A dozen aspiring young auctioneers jumped at the chance to step up to the rail at the Australian Livestock & Property Agents Association Auctioneers School at the Naracoorte Regional Livestock Exchange on Monday.
ALPA chief executive officer Peter Baldwin said the organisation recognised the schools which were held in each state were vitally important, offering great networking opportunities, professional development and awareness of the broader industry.
"They get this opportunity to see where they are at in their career, be inspired by people at different stages of theirs and have some fun in learning," he said.
"You can't make an auctioneer, you can only mould one but we are here to put some polish.
"For the fellas who are selling tomorrow (in the Young Auctioneers competition) we want to take them to the next level- as we know in this game you are only as good as your last sale."
Mr Baldwin said the open cry system was the tried and true method of selling livestock so it was critical auctioneers remained relevant and could perform well in different market environments.
"Whilst it is a very good climate we want these guys to understand that they are not order takers they need to dig down and get those orders for when times are tougher," he said.
Mr Baldwin was one of the presenters along with Elders Naracoorte branch manager Tom Dennis, Nutrien's Leo Redden, Nutrien Mount Gambier's Sam O'Connor and Green Triangle Livestock & Real Estate's Chris Manser.
For Nutrien Hill Livestock agent Sophie Burt, Crystal Brook, it was a big confidence booster getting up for the first time and selling sheep and cattle.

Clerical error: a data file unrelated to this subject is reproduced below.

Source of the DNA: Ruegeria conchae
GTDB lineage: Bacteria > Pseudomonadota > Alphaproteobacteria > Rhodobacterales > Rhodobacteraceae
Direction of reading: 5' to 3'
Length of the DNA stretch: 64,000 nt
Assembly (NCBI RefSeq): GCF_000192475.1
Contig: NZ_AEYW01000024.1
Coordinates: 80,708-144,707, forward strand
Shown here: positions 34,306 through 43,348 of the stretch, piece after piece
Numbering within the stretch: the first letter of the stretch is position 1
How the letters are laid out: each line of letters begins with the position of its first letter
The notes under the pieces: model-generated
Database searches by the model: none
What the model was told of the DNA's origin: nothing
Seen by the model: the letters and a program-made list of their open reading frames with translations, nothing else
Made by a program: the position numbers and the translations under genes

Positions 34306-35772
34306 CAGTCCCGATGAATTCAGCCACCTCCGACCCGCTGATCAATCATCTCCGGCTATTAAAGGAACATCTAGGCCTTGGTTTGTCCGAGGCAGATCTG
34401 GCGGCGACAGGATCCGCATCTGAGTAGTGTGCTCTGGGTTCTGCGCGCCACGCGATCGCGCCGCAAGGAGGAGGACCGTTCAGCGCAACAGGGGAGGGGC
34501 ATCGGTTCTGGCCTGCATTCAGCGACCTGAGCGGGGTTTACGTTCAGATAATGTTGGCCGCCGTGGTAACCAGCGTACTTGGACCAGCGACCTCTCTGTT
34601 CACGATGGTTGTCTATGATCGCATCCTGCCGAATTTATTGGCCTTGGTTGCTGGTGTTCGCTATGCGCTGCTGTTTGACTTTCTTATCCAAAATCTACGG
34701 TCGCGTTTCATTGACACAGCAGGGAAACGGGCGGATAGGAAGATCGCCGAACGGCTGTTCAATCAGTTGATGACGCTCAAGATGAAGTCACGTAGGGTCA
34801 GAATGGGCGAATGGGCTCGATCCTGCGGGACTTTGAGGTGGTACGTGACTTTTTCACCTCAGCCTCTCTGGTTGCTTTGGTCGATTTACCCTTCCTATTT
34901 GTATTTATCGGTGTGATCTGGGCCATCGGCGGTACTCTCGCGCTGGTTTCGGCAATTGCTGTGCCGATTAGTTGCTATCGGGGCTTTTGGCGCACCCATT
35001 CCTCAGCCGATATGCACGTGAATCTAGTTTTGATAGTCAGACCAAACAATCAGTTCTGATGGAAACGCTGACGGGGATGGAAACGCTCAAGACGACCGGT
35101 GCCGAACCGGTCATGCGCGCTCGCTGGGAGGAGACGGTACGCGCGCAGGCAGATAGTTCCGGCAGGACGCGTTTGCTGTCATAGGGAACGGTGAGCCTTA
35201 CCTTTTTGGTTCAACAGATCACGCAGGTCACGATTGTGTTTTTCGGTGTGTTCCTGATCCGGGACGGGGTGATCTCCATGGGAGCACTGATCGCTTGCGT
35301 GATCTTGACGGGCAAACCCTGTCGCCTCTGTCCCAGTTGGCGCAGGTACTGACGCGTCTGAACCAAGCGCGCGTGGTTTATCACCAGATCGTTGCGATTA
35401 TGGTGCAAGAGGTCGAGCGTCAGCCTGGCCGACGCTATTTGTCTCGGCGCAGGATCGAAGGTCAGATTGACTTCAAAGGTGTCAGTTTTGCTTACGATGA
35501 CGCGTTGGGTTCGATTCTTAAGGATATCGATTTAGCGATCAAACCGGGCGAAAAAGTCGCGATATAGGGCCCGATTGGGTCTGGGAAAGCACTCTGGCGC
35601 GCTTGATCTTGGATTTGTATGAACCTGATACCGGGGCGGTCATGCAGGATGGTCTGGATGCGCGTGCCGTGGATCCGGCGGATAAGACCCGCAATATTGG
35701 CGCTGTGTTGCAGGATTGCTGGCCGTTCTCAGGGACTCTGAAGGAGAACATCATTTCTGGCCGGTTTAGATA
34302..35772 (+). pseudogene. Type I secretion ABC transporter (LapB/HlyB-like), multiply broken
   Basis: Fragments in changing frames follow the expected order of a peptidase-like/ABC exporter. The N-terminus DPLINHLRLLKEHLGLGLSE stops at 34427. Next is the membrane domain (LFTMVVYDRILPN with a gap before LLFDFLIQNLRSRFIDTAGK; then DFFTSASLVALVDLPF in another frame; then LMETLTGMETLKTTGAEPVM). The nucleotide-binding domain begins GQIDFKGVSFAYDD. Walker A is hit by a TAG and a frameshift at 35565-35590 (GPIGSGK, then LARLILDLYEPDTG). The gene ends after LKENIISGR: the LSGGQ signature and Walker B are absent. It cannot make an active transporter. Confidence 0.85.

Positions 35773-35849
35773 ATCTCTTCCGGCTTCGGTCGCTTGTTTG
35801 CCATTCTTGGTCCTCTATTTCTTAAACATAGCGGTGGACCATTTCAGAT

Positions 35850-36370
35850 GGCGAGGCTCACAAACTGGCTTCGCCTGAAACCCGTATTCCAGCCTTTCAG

"It really helped me break out of my shell and get my confidence up, I could really feel myself improve from the morning to the afternoon," she said.
Ms Burt said it was clear a successful auctioneer needed to have many attributes from presence on the rail to understanding the value of the stock they were selling.
"You have your clients' livelihoods in your hands and you have five to 10 seconds to make their life savings sometimes, it all comes down to you and what you do on the rail," she said.
PPHS Naracoorte agent Tom Moyle-Read said he had been considering attending a school for a few years and was glad he did.
"You didn't feel self conscious all and could just give it a go, everyone was in the same boat," he said.
"A lot of it (auctioneering) is how you use your voice so I got a lot out of the speech pathologist too."
Mr Moyle-Read -who has been with PPHS for three years - hopes to continue honing his voice projection and manner and compete in the state Young Auctioneer competition next year.
"I feel like I could get up and sell at a few clearing sales and start selling the bulls," he said.
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